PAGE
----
since wave crests cannot originate or disappear between sender and receiver. This contradiction is resolved by assuming that time flows at different rates at different levels in a gravitational field. If a clock resting at level V measures a time interval s' for n oscillations of the wave and if a clock resting at level measures a time-interval s for n oscillations, then

Substituting this into the aforementioned formula, we get:

This is the formula for the gravitational time dilatation.

If we presuppose that space-time is fiat, we find that it is contradictory to the above result of time dilatation. In Minkowski's space-time, the world-lines of two clocks at rest are parallel to the time-axis. Suppose that the stationary gravitational field is parallel to x-axis, and the light signal, emitted from the world-point P with the potential V, is received at the world-point Q with the potential

After the time-interval s', measured along the lower world-line of the clock at the potential V, another light signal with the same frequency is emitted from the world-point Q, and received at B which lies at the higher world-line of the clock at the potential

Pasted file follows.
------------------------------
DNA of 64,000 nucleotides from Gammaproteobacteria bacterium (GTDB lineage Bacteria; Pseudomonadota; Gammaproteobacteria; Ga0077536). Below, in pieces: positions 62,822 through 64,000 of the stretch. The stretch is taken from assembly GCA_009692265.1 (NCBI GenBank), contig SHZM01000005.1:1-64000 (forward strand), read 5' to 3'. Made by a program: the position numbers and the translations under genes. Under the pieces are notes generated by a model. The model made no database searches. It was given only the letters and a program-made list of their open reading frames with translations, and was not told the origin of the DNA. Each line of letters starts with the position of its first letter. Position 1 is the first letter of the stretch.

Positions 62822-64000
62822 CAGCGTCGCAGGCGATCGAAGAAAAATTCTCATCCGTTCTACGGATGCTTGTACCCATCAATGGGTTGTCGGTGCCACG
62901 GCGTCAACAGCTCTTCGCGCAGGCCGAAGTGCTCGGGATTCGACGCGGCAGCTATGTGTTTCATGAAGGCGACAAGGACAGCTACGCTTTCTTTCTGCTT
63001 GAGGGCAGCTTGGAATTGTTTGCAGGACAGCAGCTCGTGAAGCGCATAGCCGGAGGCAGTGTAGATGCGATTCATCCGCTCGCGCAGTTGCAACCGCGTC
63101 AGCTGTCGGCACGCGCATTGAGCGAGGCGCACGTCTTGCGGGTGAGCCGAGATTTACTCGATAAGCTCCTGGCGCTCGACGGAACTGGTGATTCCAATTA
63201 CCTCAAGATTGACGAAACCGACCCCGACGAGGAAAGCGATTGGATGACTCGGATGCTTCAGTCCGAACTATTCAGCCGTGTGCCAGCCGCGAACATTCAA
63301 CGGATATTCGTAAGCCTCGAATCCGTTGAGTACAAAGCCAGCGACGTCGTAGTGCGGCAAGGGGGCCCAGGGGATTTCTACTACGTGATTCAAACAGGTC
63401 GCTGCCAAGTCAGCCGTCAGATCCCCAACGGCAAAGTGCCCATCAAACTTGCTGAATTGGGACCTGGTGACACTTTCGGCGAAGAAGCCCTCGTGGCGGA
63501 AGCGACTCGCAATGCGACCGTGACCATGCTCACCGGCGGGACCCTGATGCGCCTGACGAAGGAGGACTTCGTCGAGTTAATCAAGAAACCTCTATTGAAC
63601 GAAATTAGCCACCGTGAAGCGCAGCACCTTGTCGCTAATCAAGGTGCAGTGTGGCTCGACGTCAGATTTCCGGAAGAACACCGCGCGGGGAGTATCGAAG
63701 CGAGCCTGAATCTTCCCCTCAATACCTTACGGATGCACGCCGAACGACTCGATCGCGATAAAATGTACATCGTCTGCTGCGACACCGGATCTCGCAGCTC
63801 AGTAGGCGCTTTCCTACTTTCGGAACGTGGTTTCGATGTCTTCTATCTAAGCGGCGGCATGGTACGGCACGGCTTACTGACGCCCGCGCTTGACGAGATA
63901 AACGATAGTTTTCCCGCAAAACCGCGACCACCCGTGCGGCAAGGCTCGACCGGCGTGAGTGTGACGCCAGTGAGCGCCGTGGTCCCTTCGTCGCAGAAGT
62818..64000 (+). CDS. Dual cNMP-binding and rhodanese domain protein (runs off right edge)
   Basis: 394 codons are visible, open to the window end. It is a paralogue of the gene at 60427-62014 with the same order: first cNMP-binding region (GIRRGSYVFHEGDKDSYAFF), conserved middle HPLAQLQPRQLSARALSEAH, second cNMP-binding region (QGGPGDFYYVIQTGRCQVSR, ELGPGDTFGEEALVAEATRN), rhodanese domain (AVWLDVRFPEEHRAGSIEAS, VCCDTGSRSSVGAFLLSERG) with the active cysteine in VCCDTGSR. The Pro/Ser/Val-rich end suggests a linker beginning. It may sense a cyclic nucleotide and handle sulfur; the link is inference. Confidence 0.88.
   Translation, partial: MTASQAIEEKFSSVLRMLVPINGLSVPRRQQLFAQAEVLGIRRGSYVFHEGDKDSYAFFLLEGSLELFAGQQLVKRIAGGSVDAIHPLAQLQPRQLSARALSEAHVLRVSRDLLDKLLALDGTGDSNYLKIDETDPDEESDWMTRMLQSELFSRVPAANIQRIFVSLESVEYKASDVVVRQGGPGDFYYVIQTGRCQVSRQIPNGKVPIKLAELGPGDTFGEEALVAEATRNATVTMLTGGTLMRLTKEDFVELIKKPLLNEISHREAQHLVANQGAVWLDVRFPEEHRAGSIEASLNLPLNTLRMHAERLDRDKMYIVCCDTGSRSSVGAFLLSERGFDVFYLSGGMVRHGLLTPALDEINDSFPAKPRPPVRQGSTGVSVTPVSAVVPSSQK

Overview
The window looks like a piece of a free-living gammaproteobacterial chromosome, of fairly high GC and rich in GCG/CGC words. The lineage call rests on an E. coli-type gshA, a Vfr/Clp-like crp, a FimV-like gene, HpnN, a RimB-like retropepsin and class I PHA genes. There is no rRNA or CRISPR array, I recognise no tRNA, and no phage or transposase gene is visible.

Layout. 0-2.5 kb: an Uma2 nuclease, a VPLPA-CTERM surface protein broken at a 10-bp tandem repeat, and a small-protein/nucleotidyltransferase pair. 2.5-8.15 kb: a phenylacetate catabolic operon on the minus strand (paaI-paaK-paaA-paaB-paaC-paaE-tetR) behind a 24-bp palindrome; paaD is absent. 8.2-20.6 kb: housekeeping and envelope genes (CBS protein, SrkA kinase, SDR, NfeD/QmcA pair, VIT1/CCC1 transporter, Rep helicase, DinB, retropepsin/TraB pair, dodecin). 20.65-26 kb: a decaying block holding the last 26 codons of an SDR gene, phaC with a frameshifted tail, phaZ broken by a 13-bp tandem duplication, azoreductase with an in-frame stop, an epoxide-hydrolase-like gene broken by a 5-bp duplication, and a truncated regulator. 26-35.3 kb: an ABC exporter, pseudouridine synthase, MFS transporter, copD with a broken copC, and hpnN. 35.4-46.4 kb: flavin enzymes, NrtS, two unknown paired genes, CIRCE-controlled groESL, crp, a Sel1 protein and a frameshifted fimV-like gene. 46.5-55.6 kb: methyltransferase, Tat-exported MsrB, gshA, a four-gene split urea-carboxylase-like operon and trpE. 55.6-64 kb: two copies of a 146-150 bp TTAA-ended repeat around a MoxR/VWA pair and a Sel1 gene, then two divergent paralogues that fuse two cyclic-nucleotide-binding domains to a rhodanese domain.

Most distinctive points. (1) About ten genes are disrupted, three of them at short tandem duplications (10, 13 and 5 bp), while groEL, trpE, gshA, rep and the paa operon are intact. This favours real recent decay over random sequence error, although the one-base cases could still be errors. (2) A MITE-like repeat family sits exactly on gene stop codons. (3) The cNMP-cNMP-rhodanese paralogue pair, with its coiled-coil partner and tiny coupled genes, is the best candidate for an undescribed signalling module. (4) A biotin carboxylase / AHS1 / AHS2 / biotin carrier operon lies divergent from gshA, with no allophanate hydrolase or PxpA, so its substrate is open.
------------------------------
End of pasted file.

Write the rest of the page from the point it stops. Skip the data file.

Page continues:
As the whole setup is stationary, PA and QB are parallel to each other, and PABQ must be a parallelogram. Therefore PQ(s') must be equal to AB(s), which is contradictory to the formula for the gravitational time dilatation. Simple as it is, the above argument shows clearly that the Whiteheadian theory of gravitation needs some modifications in order to explain the uniformity of the gravitational redshift. Of course we can escape form this difficulty simply by postulating as an auxiliary hypothesis that the gravitational field exerts a physical infiuence uniformly on the inner structures of atomic clocks. But such an ad hoc remedy only shows that we had better adopt Einstein's thesis that the gravitational field directly affects the space-time metric. The only alternative is to take what Whitehead called "potential mass impetus", dJ, as measuring the element of proper time along time-like world-lines. This type of modification, as Synge and others showed, makes it possible to deduce the uniform redshift from Whitehead's equations. We can get the same predicted value of redshift as that of Einstein's equations.